Americans have long celebrated many things, but one of them has been our incredible ability to continue innovating. Much of what it means to be a modern society is due to innovations made or commercialized most successfully first in this country. The telephone, the automobile, the airplane, computers (mainframe and personal) and software to operate them, air conditioning, and the Internet (with retailing and search) were all commercialized by entrepreneurs in the United States.
Patents have been and remain critical to incentivizing innovation, which in turn is key to sustaining economic growth and increasing living standards. Public officials, academic scholars and other commentators continue to debate whether and how to improve the legal standards and procedures for granting patents and challenging them. As important as these subjects are, they do not address the central economic problem with the current patent system in the United States.
The real challenge is that today the legally oriented patent system imposes significant transactions costs on licensing inventions: Most patent owners and users cannot bear the costs or risks associated with enforcing and licensing their patents. As a result, a substantial portion of the two million-plus patents granted, and thus the knowledge and technology they embody, is not commercialized or used to benefit others. The potential cost of this waste to the American economy has been estimated to be as large as $1 trillion annually, representing a five percent reduction in potential GDP.
Nero and the burning of Rome by M. de Lipman, circa 1897.
Adam Carolla, one of the most popular podcasters in the U.S., is sued by a patent troll. The story goes viral. Across the country, state Attorneys General are using consumer protection laws to guard their small businesses from the predacious patent trolls. And here’s something previously unthinkable: the President of the United States, in the 2014 State of the Union address (“It’s the country’s most valuable political real estate,” noted one D.C. veteran), urged Congress to “pass a patent reform bill that allows our businesses to stay focused on innovation, not costly and needless litigation.”
The greatest long-term threat to the U.S. patent system does not come from its professional opponents – those large businesses and their political allies who stand to profit from enfeebled patent rights. A deeper harm is caused by unscrupulous patent trolls who use extortionist “demand letters” to victimize small businesses. This practice, we believe, is wrecking public confidence in the U.S. patent system – and by extension, profoundly weakening the heretofore bedrock belief in the great economic benefits conferred by patent-protected inventions.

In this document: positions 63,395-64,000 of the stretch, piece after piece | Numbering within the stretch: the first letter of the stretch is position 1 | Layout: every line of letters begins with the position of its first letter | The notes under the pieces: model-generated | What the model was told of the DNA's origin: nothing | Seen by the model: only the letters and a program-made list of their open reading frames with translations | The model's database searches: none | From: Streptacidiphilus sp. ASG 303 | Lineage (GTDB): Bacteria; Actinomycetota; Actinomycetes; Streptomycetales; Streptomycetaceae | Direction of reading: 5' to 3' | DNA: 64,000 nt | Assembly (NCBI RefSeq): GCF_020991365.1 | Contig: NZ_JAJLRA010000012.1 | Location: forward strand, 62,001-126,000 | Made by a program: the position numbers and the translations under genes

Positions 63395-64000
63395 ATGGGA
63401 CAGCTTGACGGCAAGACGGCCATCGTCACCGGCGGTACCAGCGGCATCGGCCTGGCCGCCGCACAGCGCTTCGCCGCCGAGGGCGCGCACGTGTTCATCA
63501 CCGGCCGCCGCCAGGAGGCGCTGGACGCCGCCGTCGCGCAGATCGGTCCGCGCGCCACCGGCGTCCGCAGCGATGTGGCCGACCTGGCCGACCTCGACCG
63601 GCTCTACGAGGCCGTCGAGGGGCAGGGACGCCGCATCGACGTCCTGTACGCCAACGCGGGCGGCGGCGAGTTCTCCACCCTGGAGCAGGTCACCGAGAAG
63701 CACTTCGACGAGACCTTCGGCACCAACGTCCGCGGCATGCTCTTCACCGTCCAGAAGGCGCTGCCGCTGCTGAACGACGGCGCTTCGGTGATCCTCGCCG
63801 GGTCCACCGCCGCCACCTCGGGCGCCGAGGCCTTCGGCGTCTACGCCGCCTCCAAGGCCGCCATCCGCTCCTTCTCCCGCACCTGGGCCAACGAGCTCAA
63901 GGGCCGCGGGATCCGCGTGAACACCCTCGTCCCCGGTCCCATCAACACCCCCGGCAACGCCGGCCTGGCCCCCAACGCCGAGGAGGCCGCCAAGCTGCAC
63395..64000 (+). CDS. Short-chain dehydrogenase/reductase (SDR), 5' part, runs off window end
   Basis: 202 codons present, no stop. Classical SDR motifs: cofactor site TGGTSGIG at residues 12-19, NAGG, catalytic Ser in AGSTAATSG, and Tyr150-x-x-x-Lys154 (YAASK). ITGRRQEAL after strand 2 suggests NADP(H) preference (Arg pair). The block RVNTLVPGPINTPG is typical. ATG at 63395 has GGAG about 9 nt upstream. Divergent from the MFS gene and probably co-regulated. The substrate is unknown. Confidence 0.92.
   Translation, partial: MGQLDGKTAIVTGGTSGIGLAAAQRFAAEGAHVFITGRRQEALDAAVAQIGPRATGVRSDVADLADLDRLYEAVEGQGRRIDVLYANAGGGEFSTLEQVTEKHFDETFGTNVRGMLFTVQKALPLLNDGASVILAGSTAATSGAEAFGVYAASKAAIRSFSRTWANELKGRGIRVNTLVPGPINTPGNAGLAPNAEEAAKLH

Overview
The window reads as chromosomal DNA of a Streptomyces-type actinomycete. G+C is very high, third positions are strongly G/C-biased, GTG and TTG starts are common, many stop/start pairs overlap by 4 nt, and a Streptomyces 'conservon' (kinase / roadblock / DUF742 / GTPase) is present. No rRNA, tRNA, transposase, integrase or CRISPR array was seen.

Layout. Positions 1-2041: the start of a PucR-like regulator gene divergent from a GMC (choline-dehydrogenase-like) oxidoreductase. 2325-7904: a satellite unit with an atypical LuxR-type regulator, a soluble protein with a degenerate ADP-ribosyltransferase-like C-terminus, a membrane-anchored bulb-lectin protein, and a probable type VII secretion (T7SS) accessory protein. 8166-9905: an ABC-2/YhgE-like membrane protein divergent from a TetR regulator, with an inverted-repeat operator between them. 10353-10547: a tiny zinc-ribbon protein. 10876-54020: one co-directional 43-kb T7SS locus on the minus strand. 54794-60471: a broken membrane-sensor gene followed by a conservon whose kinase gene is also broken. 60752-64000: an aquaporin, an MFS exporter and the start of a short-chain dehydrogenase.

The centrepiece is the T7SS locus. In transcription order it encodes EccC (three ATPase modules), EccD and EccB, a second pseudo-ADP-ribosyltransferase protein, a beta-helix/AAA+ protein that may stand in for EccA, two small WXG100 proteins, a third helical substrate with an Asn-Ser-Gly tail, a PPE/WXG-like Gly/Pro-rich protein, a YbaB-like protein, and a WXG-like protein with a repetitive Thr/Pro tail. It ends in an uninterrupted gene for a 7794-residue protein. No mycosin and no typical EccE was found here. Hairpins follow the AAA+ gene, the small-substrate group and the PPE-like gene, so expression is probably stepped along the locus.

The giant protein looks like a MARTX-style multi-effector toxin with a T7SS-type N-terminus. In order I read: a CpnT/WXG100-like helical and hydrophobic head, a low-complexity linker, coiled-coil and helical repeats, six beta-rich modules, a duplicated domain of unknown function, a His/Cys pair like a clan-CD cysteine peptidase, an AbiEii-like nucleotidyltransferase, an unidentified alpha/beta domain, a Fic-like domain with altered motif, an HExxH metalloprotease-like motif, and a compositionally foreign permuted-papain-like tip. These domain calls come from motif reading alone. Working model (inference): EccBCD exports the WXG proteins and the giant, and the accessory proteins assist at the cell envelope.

Yet even as damage caused by demand letters spreads, most legitimate patent licensors whose businesses depend upon continued legislative and public trust stand idly by, doing little or nothing to address it. Well-insulated within the patent industry’s cozy professional bubble, we are, in effect, fiddling like a modern-day Nero while innovation’s Rome burns.
Several weeks ago I wrote about the fourth annual DRTV Summit sponsored by InventionHome. Initially the deadline for inventors to submit their inventions for consideration was September 30, 2014, but InventionHome has extended the deadline for inventors to submit until the end of this week. Submissions are now due by the close of business on Friday, October 3, 2014.
The DRTV Product Summit is a one-day event that will be held on Wednesday, October 22, 2014 at Robert Morris University in Pittsburgh, Pennsylvania. Inventors will be given the opportunity to pitch their products to representatives of the six (6) DRTV companies on one day in one location.
The event is not open to all inventors. Over the past few years the event has grown and there has been significant interest in the inventor community. In order to be considered inventors must submit their inventions to be reviewed by a panel of referees. Thanks to an extended deadline, submissions are now due no later than Friday, October 3, 2014. This submission and selection process insures that only the highest quality inventions are presented to the representatives of the DRTV companies that will be present. This maximizes the value for those DRTV companies, which means they keep coming back year after year. It also reserves pitch time for inventors with the most commercially ready products that have the greatest immediate chance for a deal.